2) - Can he stand up against the run? If he does project to being an outside LB in the 3-4, we know that there are two possible ways to utilize him. The weak side OLB which will specialize in edge rushing and getting to the QB with great success or the strong side LB which lines up over RT and TE the majority of the time and must focus on setting the edge against the run. Here are where the questions arise, because he doesn't seem like a perfect edge rusher, but when you run right at Ingram, he looks a bit uncomfortable. He likes to use quickness to go around blocks rather than take on blocks at the point of attack. Anyone who knows defense knows that this is not an ideal default setting for playing within the scheme. Sometimes you must sacrifice yourself so someone else can make the play, by taking on the blocks and not trying to run around them. Ingram has a preference, and scouts will tell you that it is not easy to change your ways.
3) - How much stock do we put in measureables? Because if we want him to pass all of those tests, we must be concerned about his extremely short arms (by NFL standards at his position). His arms measure 31.5 which put him at the very back of the class. And this is where we ask the questions about whether the difference in competition from SEC tackles to NFL tackles will really trouble him. If his arms are very short and he cannot get away from tackles once they get their paws on him at the snap, will he ever have the ability to be an edge pass rusher on Sundays? And, as you examine the tape below, watch how much of his pass rush was from the inside DT position in college. Would that work in the NFL? Moving him inside in college works because you can then isolate a guard in space, but does that translate to the NFL?
He is a very impressive player who runs around the field like he is possessed some weeks. But, he did go two stretches of 3 and 4 games without sacks in his senior year. Yes, much of this does seem like "nit-picking", but that is the job when trying to separate prospects of this caliber.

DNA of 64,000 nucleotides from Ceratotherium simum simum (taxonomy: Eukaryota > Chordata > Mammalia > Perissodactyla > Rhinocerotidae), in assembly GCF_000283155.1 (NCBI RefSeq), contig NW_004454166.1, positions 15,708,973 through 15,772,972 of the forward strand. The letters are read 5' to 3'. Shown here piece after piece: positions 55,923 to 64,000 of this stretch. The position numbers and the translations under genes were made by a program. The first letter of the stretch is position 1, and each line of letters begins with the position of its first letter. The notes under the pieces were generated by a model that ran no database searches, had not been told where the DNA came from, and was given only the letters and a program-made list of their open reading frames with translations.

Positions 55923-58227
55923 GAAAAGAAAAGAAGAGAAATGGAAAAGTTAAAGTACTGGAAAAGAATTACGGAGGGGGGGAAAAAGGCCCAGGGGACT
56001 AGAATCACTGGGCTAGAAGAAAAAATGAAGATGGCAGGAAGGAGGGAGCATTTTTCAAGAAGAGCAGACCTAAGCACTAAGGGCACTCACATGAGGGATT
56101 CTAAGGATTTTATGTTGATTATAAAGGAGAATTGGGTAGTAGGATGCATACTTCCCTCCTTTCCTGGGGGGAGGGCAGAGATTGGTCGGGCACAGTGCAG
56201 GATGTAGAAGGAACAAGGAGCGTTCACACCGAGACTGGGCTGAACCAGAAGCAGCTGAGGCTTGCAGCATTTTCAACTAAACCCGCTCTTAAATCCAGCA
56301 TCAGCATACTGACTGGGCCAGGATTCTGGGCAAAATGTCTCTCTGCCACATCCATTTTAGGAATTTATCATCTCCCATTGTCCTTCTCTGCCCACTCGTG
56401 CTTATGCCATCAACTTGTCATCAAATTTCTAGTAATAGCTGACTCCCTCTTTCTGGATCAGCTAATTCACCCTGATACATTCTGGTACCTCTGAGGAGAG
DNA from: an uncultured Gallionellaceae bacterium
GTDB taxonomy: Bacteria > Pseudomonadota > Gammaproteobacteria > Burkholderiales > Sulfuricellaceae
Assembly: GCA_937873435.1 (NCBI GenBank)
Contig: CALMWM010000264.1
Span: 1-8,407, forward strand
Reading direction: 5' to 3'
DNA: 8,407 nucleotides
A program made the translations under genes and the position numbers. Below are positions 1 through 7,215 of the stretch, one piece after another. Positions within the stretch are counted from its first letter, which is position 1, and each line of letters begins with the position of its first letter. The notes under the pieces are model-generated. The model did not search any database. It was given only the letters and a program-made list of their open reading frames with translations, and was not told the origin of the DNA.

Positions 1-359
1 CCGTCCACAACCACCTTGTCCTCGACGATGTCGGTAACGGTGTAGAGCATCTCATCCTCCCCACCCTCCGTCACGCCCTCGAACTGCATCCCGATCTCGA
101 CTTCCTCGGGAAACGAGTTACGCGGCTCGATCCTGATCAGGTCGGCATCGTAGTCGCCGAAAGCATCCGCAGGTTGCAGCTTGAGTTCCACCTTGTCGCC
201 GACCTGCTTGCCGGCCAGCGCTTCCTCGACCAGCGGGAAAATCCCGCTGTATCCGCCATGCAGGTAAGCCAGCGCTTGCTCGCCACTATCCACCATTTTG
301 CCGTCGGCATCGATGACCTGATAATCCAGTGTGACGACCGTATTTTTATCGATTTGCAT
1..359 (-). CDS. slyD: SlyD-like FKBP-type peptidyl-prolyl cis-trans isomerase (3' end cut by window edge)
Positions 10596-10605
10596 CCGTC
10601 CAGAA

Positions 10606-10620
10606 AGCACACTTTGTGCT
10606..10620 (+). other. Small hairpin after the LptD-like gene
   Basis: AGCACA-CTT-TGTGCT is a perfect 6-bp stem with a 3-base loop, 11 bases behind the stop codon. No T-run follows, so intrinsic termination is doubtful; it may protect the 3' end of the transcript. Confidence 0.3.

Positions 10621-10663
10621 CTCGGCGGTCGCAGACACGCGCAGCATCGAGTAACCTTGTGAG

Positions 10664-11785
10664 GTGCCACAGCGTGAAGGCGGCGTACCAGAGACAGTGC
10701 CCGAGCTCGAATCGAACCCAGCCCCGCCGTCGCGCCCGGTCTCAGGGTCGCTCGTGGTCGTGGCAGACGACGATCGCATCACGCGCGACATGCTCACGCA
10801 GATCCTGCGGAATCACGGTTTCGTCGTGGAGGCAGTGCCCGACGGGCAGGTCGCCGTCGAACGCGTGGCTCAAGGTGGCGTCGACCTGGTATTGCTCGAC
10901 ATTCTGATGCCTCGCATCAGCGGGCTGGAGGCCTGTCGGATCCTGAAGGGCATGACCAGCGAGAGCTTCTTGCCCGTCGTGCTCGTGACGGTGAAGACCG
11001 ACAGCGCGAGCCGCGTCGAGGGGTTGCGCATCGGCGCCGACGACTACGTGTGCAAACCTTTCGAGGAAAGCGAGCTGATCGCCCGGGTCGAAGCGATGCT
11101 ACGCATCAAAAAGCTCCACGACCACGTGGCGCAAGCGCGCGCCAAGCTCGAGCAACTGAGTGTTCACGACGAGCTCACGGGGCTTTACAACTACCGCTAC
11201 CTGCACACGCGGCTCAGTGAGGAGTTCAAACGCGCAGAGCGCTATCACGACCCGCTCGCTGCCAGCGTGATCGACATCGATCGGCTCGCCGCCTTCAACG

Here is some YouTube cut-ups for your own personal eye-ball test:
This Auburn performance is one for the ages. If this is the only tape you watch, you might consider him the best player in the draft. And, if he duplicated this Auburn performance, everyone else might agree with you. Dominant effort for sure.
Here you see that when he is getting to the QB, it is from the inside. If you think he is a legit edge rusher, I just don't see it. And if you like him for simply his unique inside push, then you have a hard time convincing me that he should go this high.
Here is the game that showcases his many tools. The fake punt where he runs for a touchdown is certainly not common for defensive linemen. He also returns a fumble for a touchdown and then recovers an onside kick on the hands team. If you are making a case that he is simply a freak that can do many things, this is your tape.
Vs Nebraska (Bowl Game)
And then this tape is the most disconcerting, where he is easily blocked by the Nebraska LT and doesn't look to sharp against the run, either. He has his plays, but how good is he?
And then this clip is from ESPN's Sports Science where we can see how well he can still throw the ball a little bit.
The Case For Taking Melvin Ingram at 14: You want a guy who runs around the field like a possessed man on this defense that seems to lack that at so many spots. If he slides to you, he is a guy that you can simply show his highlight film and wow your fans with a player that has big play potential. He plays like he enjoys the game and has many tools that will be useful. Not only this, but if you allowed him, he could be a game changer in special teams.
The Case Against Taking Melvin Ingram at 14: The Cowboys have much bigger needs than taking a player like this where you are not sure how he would fit in your system or if he has a position at this level that would showcase him properly. This might dust off the Anthony Spencer argument again, but Spencer's disappointing sack resume should not be confused with the Cowboys losing games because he has done a poor job manning his spot. Spencer is solid in many regards, so to address a position that is solid is ignoring many on the field that are poor. Ingram looks like a player who will help someone out, but the Cowboys have needs that must be addressed by more of a prototypical "sure thing". You get just one 1st Round pick, and he would be a pick that a loaded team could grab and be pleased with, but the Cowboys cannot afford such luxuries.